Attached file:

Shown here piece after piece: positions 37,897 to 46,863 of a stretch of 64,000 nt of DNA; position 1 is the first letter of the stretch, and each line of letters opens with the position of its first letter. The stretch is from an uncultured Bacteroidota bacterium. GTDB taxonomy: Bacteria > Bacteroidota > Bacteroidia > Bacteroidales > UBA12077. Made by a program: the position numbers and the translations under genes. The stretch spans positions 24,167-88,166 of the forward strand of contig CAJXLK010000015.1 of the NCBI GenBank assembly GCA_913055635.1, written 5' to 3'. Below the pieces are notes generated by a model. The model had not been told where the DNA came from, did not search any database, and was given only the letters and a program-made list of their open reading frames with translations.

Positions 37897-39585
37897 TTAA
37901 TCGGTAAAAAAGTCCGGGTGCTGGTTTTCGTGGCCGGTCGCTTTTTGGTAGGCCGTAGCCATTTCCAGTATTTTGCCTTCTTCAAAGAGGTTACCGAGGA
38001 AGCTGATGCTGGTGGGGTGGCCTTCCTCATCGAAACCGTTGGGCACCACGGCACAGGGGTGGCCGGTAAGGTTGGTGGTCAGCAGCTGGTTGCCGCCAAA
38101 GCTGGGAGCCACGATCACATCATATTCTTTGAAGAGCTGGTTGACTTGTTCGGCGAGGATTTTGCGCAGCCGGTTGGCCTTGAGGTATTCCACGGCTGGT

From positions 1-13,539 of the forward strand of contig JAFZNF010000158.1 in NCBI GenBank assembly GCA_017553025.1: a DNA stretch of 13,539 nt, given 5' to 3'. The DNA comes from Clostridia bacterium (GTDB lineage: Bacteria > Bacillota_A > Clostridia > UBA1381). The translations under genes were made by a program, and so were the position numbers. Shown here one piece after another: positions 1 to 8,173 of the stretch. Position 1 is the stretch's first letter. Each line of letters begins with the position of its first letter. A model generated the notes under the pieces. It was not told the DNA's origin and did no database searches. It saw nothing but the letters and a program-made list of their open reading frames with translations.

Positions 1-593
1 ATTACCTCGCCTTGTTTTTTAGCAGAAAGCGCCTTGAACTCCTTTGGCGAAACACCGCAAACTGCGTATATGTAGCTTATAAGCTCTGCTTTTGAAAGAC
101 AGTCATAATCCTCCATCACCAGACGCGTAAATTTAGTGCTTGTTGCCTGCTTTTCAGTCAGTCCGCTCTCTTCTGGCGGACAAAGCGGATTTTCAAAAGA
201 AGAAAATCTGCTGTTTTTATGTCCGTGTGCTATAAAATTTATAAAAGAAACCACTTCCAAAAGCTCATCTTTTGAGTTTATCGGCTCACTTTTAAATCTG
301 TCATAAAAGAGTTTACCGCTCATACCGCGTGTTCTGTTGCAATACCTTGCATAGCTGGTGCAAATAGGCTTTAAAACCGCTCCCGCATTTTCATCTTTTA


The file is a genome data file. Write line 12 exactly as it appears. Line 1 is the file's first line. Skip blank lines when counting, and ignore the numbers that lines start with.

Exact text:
301 TCATAAAAGAGTTTACCGCTCATACCGCGTGTTCTGTTGCAATACCTTGCATAGCTGGTGCAAATAGGCTTTAAAACCGCTCCCGCATTTTCATCTTTTA